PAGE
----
Most promising Earth-like planets found by Kepler

An artist's impression of a sunrise on Kepler 62f. (c) American Association for the Advancement of Science

An artist’s impression of a sunrise on Kepler 62f. (c) American Association for the Advancement of Science

The ever resourceful Kepler mission has recently unveiled several new possible Earth-like planet candidates, two of whom are favored by scientists with the best odds yet of supporting alien life.

The pair actually orbits around the same star, called Kepler 62, after NASA’s Kepler spacecraft, which is smaller and dimmer than our own star. Kepler 62 is some 1,200 light years away, in the constellation Lyra,  and hosts a total of five recognized planets, but only two of them – Kepler-62f, a rocky world just 1.4 times bigger than Earth and  Kepler-62e, which is 1.6 times larger than Earth – are well within the Goldilocks band of habitable planets. This band signifies that any rocky planet in this orbit is within the temperature threshold allowing for liquid water to form and flow on the surface – a must have prerequisite for supporting life.

As such, the two planets circle their star at distances of 37 million and 65 million miles, about as far apart as Mercury and Venus in our solar system. What’s important to note is that both worlds are rocky and in a way resemble our own solar system pair of hospitable planets – Earth and Mars, the latter once being host to liquid water on its surface billions of years ago.

“This is the first planet that ticks both boxes,” Dr. Charbonneau said, speaking of the outermost planet, Kepler 62f. “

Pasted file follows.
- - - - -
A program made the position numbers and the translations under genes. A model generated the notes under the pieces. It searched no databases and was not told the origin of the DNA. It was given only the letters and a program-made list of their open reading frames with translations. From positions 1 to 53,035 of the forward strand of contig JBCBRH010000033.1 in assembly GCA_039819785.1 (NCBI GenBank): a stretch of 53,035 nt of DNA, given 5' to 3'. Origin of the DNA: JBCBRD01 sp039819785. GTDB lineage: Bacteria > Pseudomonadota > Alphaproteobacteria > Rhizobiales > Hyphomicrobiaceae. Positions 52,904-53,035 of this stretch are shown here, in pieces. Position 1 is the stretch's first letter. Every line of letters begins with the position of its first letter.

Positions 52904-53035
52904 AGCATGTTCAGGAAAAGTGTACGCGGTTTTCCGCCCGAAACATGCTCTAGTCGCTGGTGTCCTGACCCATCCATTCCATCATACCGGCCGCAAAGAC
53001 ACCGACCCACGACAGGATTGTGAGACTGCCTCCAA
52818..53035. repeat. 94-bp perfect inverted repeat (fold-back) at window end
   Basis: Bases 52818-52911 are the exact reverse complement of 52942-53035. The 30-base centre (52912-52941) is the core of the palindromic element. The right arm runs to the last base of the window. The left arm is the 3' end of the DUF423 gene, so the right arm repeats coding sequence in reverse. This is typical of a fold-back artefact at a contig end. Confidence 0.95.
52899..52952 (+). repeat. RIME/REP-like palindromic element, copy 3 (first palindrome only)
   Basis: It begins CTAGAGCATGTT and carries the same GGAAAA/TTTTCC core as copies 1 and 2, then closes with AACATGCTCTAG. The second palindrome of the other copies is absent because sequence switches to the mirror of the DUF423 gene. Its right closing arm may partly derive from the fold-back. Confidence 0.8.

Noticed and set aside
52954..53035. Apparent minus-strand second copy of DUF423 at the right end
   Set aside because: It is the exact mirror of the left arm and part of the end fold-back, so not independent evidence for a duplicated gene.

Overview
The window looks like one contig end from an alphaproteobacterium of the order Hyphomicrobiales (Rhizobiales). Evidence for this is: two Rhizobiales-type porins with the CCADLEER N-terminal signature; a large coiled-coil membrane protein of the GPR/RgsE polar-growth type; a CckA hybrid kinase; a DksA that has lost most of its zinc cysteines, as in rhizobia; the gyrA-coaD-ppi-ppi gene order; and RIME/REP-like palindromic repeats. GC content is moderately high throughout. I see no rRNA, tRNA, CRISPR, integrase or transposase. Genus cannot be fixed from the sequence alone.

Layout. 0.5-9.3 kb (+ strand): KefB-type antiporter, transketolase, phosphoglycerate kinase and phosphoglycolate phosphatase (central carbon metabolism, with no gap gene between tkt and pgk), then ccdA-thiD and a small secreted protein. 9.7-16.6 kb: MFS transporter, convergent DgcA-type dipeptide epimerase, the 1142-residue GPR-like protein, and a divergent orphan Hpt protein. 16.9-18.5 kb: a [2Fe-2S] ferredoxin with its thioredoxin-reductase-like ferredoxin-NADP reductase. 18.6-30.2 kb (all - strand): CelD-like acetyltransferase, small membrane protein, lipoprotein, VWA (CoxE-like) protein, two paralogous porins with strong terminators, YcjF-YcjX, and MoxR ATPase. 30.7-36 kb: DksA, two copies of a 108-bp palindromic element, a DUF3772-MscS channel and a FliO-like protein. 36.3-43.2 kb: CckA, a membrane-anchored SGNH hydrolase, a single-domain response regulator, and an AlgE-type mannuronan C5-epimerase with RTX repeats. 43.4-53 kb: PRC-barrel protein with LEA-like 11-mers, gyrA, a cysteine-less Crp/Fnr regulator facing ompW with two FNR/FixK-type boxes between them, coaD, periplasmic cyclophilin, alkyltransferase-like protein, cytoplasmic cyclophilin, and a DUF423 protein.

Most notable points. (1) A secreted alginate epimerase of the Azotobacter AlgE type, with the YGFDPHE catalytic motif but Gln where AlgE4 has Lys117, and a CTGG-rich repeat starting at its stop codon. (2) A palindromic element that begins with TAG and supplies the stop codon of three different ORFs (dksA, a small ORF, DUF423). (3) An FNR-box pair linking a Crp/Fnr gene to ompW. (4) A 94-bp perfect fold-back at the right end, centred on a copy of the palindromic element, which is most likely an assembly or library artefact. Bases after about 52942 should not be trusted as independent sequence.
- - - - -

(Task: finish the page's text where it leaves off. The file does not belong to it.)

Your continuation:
While nobody knows what the two exoplanets look like, a separate modeling study published in the Astrophysical Journal suggests they’re both probably water worlds covered by endless, uninterrupted global oceans. This statement is far from being flawless and should be taken as nothing more than an educated guess, at best.

“There may be life there, but could it be technology-based like ours? Life on these worlds would be under water with no easy access to metals, to electricity, or fire for metallurgy,” lead author Lisa Kaltenegger, of the Max Planck Institute for Astronomy and the Harvard-Smithsonian Center for Astrophysics, said in a statement.

“Nonetheless, these worlds will still be beautiful blue planets circling an orange star — and maybe life’s inventiveness to get to a technology stage will surprise us,” she added.

In another system, Kepler-69, scientists have also found a super-Earth in the habitable zone, announced at the same NASA conference that presented the most viable Earth-like pair to date. The planet, Kepler-69c, is 1.7 times larger than Earth and is regarded as an important find since it orbits a parent star very similar to our own, 2,700 light-years away. So far, it’s the smallest Earth-like planet found to orbit a star of similar mass and brightness to the sun, as other similar findings were made of planets several times the mass of Earth. Researchers believe that a planet with mass closer to that of Earth is more likely to host life.

The team of 60 authors, led by Mr. Borucki, reported the discovery in an article published online in the journal Science.

Embedded below is the full video press conference where the new exoplanets were announced and described. It’s an hour long, but it’s really worth it if you have the time.

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